On the Frontlines

RZIM speakers descended upon university grounds in Charlottesville, Virginia, for a week of student engagement including sixteen outreach events aimed at articulating and clarifying the gospel. 

Michael Suderman speaks with a student at UVA. Photo by Lou Hablas.

“I have sworn upon the altar of God eternal hostility against every form of tyranny over the mind of man.” These words were famously penned by Thomas Jefferson, author of the Declaration of Independence and third U.S. President. Jefferson was a well-known champion of education, believing that knowledge would bring light and liberty to all who would attain it. In 1819 he founded the University of Virginia for that very purpose, and two centuries later it is a nationally ranked leader in public higher education. This rich history and sustained vision for truth in education makes the University of Virginia an ideal setting for a university mission week. Through partnership with many Christian student organizations and volunteers from across the country, RZIM speakers descended upon university grounds in Charlottesville, Virginia, for a week of student engagement including sixteen outreach events aimed at articulating and clarifying the gospel.

Some of the talks given included “Is God Sexist?”, “Does the Bible Support Slavery?”, “Why Would a Loving God Judge Me?,” and “Can a Scientist Believe in the Resurrection?”. As you can imagine, many rich conversations were had as a result of the talks and Q&A, but a couple stand out as highlights for the week. Following a talk I gave on the question, “Does God Exist?”, one student stayed afterward for continued conversation. He shared that he is a former Muslim who had recently abandoned his belief in Islam because of the teachings of the Qur’an. Now a self-identifying agnostic, he was wondering if belief in Christianity would bring some of the same struggles he had with Islamic teaching. After some discussion he decided to attend the international student lunch event engaging the question, “Am I More Than My Success?” In that talk I shared about how, in the first chapter of John, Jesus is introduced as the embodiment of truth, the logos, and that traditionally people would seek to know the truth and align their lives with that truth in order to live the most full and virtuous life.

Following the talk, my new friend continued in conversation with RZIM Canada Itinerant Logan Gates about what he had heard. Perplexed, he looked at Logan and said, “Michael was talking about the logos and that the greatest expression of love is shown in self-sacrifice…” Logan, giving him a moment to process simply replied, “Yes, that’s right.” Still perplexed, the student looked at him and said, “But then that would mean that the logos would have to be an expression of absolutely perfect, self-sacrificial love, a pure expression of true altruism.” Logan, seeing where his logic was leading him, responded excitedly, “That’s right!” At this, and to Logan’s surprise, the student threw up his hands in a gesture of defeat and declared, “But that’s impossible!” Logan paused and, in a moment of inspiration, looked at the student and said, “Yes, for us it might be, but not for Jesus.” Logan continued, “That’s why what John is saying is so profound, Jesus IS the logos! Jesus is the fullness of truth and love embodied. He is perfect self-sacrificial love.” At this the student stopped, as if everything had suddenly aligned, and with both relief and awe replied, “Oh, right!”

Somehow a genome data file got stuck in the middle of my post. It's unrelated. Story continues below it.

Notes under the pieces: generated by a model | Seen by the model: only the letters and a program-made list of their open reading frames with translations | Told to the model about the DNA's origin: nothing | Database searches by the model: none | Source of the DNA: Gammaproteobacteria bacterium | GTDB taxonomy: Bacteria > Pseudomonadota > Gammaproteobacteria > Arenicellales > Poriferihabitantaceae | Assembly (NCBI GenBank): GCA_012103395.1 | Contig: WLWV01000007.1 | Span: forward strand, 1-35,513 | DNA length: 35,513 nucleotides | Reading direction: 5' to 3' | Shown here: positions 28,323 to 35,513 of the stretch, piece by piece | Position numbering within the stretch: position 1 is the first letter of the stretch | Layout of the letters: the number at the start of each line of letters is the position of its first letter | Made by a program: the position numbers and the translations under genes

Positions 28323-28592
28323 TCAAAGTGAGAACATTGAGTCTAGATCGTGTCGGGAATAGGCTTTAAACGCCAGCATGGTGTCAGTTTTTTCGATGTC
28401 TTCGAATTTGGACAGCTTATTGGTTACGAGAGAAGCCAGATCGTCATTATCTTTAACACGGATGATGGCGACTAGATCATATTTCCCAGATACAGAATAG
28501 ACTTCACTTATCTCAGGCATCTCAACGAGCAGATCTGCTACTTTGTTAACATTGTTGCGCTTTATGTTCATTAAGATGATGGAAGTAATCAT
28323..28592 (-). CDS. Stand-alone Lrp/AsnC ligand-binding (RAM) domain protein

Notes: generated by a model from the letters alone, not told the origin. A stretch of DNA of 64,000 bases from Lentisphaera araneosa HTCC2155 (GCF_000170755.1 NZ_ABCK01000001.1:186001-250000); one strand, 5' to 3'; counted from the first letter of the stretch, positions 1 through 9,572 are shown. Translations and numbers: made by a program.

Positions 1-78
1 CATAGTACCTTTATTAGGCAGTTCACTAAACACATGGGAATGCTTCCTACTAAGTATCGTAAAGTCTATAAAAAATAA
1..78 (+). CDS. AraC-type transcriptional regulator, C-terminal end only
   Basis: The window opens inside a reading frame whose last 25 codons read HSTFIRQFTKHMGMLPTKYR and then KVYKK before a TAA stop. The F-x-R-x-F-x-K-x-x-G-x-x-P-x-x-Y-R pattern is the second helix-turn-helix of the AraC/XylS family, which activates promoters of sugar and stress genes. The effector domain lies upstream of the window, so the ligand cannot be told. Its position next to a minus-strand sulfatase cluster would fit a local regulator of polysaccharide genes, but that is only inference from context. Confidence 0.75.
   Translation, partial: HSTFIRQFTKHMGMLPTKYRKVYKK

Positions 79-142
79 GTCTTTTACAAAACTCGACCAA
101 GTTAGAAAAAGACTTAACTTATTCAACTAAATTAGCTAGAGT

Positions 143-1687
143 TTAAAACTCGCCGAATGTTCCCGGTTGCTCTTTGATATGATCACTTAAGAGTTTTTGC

It is a tremendous honor to journey with university students into the depths of these kinds of questions and a great joy to witness their responses when the beautiful, unparalleled person of Jesus becomes clear. The final talk of the week was given by Shawn Hart on “Longing for Justice in an Unjust World.” In his talk, Shawn explained why our longing for justice confronts our own need for mercy and how only at the cross of Christ can we see both justice upheld and mercy extended simultaneously. Following the talk a Muslim student wearing a hijab came forward to ask additional questions. She had attended one other talk at the beginning of the week and decided to return for the final event. After some initial conversation about the differences between Christianity and Islam, Shawn highlighted that one of the central claims of the Christian faith is how God will transform you by the power of His love and forgiveness. Citing Ezekiel 36:26, he shared that God promises to give us a new heart, to remove from us a heart of stone that is hardened towards Him and replace it with a soft heart, bringing transformation and change. She was very intrigued by this and had never considered that God could give anyone a spiritual heart transplant. She acknowledged that in our humanity we need forgiveness, but that became her dilemma: If Allah is just, then how does he forgive without compromising his justice? Shawn was able to help her see this tension and encourage her to take a close look at Jesus, to see what he says about himself and what he offers to those in need of forgiveness.

These are just two examples of many conversations that unfolded throughout the week. Our team is massively encouraged by all that God did through the events and the student responses at UVA. Thomas Jefferson often drew the comparison between knowledge and light. During this mission we were able to partner with God in bringing students to the knowledge of Jesus who is the light of the world, and whoever follows Him will not walk in darkness, but have the light of life. Thank you for your partnership in prayer as we continue to proclaim and defend the gospel on university campuses across the country.

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